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Ten things you have to know about Patriots-Texans

12.09.12 at 4:40 pm ET
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Here’€™s everything you need to know about Monday’€™s Patriots-Texans game:

Our three favorite matchups:

1. Right tackle Sebastian Vollmer against defensive lineman J.J. Watt:
The Texans will move Watt around, but he spends the majority of his time lined up opposite the offense’s right tackle/right guard spot. That will put him across from Vollmer for most of the game, and he’€™ll almost certainly be the biggest challenge of the year for the Patriots right tackle, who is having a Pro Bowl-caliber year despite the fact that he struggled last Sunday against the Dolphins. This will be the biggest challenge of the year for Vollmer, but if he can consistently win this matchup (with some help from a tight end here and there), it will be a huge factor in a potential New England victory.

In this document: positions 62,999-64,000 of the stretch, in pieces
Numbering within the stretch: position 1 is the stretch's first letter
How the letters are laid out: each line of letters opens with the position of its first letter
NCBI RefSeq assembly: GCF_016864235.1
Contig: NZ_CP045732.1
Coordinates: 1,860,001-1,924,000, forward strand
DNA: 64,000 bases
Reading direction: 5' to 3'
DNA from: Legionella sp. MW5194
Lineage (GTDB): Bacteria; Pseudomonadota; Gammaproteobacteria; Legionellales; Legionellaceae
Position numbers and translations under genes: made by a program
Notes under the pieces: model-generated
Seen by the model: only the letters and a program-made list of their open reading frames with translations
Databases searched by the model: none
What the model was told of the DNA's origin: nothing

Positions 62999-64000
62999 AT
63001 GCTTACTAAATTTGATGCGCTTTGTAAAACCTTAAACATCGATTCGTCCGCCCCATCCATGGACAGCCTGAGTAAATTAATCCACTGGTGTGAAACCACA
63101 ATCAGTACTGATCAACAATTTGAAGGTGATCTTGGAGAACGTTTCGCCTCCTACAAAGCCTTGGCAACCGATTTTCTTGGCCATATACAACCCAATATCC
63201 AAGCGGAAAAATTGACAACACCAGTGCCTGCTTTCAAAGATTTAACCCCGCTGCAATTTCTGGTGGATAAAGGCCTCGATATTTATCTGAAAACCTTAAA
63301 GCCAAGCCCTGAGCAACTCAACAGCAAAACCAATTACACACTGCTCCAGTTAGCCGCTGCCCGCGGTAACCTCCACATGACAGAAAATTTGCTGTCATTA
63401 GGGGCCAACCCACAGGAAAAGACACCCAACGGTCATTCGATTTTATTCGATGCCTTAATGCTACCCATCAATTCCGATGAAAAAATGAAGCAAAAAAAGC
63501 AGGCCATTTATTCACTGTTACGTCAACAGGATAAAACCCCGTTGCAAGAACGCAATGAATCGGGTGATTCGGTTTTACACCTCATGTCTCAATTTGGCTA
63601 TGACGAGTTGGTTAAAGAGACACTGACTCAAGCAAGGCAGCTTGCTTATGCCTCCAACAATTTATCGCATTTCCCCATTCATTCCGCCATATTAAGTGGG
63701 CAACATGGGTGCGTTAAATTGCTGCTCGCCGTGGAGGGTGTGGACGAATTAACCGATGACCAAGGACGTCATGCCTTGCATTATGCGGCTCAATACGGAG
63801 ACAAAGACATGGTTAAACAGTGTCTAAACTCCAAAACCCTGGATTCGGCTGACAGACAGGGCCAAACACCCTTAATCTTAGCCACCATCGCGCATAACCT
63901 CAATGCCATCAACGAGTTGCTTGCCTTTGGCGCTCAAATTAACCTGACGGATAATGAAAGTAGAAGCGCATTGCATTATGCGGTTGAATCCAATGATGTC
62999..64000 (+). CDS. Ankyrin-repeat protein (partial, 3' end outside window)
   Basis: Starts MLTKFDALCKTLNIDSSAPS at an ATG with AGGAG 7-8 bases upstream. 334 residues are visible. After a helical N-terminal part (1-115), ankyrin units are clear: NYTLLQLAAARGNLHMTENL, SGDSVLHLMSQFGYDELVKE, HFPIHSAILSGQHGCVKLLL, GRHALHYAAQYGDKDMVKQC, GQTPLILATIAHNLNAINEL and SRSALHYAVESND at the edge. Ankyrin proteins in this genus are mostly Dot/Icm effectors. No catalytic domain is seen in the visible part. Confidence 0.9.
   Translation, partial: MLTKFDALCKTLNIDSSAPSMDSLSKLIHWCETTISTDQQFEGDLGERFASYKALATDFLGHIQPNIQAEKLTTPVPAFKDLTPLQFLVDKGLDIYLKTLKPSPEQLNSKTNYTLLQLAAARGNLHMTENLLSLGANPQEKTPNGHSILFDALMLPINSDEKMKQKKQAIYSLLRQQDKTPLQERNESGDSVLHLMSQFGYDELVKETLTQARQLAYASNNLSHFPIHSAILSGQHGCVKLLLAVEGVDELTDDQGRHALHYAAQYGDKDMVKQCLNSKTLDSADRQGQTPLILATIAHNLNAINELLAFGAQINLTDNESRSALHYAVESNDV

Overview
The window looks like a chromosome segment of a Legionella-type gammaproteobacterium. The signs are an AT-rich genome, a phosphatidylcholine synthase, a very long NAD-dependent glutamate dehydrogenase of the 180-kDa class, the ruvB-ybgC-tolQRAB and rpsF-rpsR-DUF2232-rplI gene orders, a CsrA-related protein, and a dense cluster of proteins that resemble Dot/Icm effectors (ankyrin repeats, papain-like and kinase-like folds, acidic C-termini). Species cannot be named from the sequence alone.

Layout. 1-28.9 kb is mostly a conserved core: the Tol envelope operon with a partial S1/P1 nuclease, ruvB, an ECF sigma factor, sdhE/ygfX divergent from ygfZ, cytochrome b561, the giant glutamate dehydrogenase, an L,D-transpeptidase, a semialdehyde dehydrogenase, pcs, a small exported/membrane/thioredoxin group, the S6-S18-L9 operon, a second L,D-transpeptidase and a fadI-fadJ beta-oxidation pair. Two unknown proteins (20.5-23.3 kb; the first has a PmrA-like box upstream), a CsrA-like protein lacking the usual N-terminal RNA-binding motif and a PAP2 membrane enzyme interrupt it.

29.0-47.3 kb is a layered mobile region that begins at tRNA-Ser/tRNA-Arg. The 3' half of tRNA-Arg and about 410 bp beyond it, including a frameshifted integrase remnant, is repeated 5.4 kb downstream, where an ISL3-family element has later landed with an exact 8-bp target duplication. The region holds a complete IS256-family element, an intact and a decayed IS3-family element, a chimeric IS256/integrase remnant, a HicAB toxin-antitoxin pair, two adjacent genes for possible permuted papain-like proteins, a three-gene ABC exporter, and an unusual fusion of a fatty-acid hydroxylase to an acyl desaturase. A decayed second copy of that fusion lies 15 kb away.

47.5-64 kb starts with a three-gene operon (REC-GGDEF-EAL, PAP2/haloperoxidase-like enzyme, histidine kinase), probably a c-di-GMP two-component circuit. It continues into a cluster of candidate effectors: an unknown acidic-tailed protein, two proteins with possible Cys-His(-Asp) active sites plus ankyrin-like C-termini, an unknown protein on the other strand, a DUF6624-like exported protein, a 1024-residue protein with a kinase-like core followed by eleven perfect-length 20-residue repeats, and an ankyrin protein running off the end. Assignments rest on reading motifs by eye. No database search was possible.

2. Running back Stevan Ridley against the Texans’€™ run defense:
One of the primary goals for the Patriots offense this week is to win on first down — one of the reasons Houston is such a great third-down defense (best in the league coming into this week) is that they put teams in a hole by winning the battles on first and second down, forcing opponents into third-and-long situations. (The team that had the most success against Houston on third down this season was Detroit, which converted 50 percent of its chances. A big reason for that is the Lions won on first down — they averaged 7.2 yards per play on first down vs. the Texans.) Ridley will play a sizable role on Monday — no running back in the league has racked up more first downs than Ridley (66) and as good as Watt is when it comes to defending the run, Houston is allowing 4.1 yards per rush, 12th in the league. The running game represents a winnable matchup for the Patriots, particularly if they find a weakness in the Texans run defense and keep picking away at it like they did in the fourth quarter of last week’€™s win over the Dolphins.